Home Book retailers ‘When the heart speaks’: Cardiologist’s book exposes ‘practice of cuts’ in Indian healthcare

‘When the heart speaks’: Cardiologist’s book exposes ‘practice of cuts’ in Indian healthcare

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PTI, Sep 11, 2022, 12:11 PM IST

Picture for Representation (PTI)

From doctors charging patients for coronary stents without allegedly implanting them to getting lab commissions for their referrals, a new book ‘When the Heart Speaks’ highlights the infamous ‘practice of cutting in the Indian healthcare system.

The book is a memoir by renowned cardiologist Dr. Upendra Kaul. One of its chapters – “Experience in Private Heart Hospitals” – exposes how the “unholy nexus” between doctors and pharmaceutical companies results in patients being subjected to unnecessary surgeries, tests and medications.

Dr Kaul had his first encounter with the ‘cutting practice’ in 1997 when a doctor demanded Rs 30,000 as his share for referring five of his patients to him for angioplasty. At that time, “every case referred for Angiography and Angioplasty got a bribe of Rs 5,000 and Rs 15,000, respectively,” he claimed in the book.

“Seeing this trend, doctors went a step further and started paying their referring physicians an advance of Rs 1 lakh and adjusting it as patients arrived – an ingenious move,” writes the Dr Kaul, who has been practicing as a cardiologist in Delhi for about 40 years.

For the uninitiated, the term discount practice refers to giving or receiving money or gifts in the form of professional fees or commissions to encourage or increase patient referrals.

The threat has extended its tentacles throughout the medical field, including radiological diagnostic and biochemical laboratories, according to Dr. Kaul, who is currently chairman and dean, academics and research, at the hospital and medical research center of Batra. So for every medical test ordered, 20% of the bill goes to the referring doctor, leading doctors to recommend “unnecessary tests and drugs” to patients, he writes in the book.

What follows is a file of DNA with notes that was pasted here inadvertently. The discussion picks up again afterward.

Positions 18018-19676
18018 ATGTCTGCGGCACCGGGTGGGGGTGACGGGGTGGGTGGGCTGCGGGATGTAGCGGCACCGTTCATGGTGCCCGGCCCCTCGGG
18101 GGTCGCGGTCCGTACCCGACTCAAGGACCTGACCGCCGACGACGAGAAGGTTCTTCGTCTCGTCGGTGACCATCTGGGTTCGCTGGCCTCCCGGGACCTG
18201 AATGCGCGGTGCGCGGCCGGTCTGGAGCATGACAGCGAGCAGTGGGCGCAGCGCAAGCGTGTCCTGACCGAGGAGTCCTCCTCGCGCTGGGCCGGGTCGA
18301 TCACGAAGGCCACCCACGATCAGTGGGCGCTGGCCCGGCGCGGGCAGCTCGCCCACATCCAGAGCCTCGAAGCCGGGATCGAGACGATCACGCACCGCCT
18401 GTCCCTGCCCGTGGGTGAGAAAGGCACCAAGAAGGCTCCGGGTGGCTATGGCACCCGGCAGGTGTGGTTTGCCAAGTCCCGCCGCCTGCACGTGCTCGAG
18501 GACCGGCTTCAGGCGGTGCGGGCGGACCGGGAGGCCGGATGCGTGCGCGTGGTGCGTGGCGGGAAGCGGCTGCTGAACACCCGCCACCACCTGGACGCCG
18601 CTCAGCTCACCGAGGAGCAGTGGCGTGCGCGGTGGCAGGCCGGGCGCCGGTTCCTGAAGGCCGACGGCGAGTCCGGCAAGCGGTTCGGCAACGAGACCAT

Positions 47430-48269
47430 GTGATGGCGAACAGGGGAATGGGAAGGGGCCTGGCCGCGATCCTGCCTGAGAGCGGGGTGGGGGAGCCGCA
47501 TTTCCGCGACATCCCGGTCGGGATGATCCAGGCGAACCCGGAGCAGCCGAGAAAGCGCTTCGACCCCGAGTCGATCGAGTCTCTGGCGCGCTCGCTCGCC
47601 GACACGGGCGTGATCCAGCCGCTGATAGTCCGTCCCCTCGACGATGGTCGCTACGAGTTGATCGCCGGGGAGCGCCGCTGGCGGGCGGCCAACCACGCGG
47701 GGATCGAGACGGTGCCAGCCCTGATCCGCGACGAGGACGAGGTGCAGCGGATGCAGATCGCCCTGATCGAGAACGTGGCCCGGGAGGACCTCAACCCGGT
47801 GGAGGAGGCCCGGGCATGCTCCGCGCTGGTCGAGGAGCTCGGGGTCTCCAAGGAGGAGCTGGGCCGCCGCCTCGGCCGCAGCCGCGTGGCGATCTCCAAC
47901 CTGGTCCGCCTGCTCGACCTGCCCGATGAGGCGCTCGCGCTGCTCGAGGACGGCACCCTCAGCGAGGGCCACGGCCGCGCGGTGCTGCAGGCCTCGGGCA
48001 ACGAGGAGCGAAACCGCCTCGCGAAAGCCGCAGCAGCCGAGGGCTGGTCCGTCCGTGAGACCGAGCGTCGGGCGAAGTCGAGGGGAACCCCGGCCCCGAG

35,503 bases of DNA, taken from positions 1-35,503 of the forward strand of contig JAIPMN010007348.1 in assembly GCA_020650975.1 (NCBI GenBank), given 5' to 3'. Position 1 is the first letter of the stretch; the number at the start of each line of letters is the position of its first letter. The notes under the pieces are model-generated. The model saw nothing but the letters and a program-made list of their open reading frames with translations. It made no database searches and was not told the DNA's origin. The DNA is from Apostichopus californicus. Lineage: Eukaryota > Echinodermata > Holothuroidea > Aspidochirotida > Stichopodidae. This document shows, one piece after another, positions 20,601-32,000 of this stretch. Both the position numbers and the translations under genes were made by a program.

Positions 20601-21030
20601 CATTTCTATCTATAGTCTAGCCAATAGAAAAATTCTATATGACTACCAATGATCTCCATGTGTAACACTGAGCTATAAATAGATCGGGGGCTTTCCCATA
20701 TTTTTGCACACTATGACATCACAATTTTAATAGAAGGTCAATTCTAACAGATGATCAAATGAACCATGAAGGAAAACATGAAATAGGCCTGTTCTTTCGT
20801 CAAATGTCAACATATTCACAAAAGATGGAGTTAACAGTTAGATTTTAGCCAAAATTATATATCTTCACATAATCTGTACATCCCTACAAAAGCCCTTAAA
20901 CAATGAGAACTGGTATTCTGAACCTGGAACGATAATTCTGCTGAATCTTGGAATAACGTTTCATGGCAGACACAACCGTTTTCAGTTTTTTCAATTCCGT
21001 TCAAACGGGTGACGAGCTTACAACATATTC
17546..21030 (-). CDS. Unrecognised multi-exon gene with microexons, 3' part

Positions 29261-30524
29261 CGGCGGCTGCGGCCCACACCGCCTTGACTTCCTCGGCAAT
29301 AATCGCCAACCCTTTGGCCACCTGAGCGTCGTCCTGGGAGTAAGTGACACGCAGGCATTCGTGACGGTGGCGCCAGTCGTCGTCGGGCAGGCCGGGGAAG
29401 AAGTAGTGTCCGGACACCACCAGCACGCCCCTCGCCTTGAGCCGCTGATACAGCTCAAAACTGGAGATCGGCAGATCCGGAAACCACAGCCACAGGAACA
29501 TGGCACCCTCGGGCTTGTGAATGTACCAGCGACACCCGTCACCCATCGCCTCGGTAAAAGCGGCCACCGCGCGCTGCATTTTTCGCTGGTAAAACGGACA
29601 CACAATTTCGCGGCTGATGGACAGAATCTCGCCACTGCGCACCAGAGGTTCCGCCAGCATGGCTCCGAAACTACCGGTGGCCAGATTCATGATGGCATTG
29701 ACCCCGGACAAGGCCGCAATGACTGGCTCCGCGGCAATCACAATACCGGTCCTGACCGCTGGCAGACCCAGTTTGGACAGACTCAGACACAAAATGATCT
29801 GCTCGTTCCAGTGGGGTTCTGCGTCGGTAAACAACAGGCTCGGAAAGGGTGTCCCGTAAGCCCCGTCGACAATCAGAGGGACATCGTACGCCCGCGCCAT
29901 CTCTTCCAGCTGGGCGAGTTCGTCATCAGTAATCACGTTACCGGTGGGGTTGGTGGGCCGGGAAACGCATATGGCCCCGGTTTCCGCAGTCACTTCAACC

“Pharmaceutical companies have also seen their business flourish. Reputable doctors and specialists received gifts, such as fancy televisions, refrigerators, air conditioners and cars based on prescriptions. “General practitioners prescribed unnecessary drugs, several types of vitamin supplements and specific brands of drugs, and received cash reimbursements,” laureate Padma Shri claims in the book.

Very often, “prescriptions were written in codes that could only be deciphered by specific chemists,” he adds.

Notably, these unnecessary and wasteful procedures are not limited to diagnostic angiograms only, and also include “angioplasties and stenting” in non-critical cases.

For example, one such case reported in the book involves a doctor advising his patient for immediate angioplasty and placing a stent. Then he took the money for the stent and apparently did the procedure in the lab. However, soon news leaked from the lab that no stent had been placed.

Dr. Kaul, to whom the case was referred for verification by a state government, after performing several tests on the patient, confirmed the absence of any stents in his report.

But even 20 years after the incident, no action has been taken against the accused doctor, the Kashmir-born cardiologist alleged.

“These unnecessary procedures are not only ethically wrong but sometimes cost the life of the subjects due to the clotting of the stents. . . and cause a lot of morbidity for these unfortunate subjects,” he warns.

“When the Heart Speaks” is the life story of Dr. Kaul – from his ancestral village in Kashmir to becoming one of the country’s top cardiologists.

(This story has not been edited by Udayavani staff and is posted from a syndicated feed)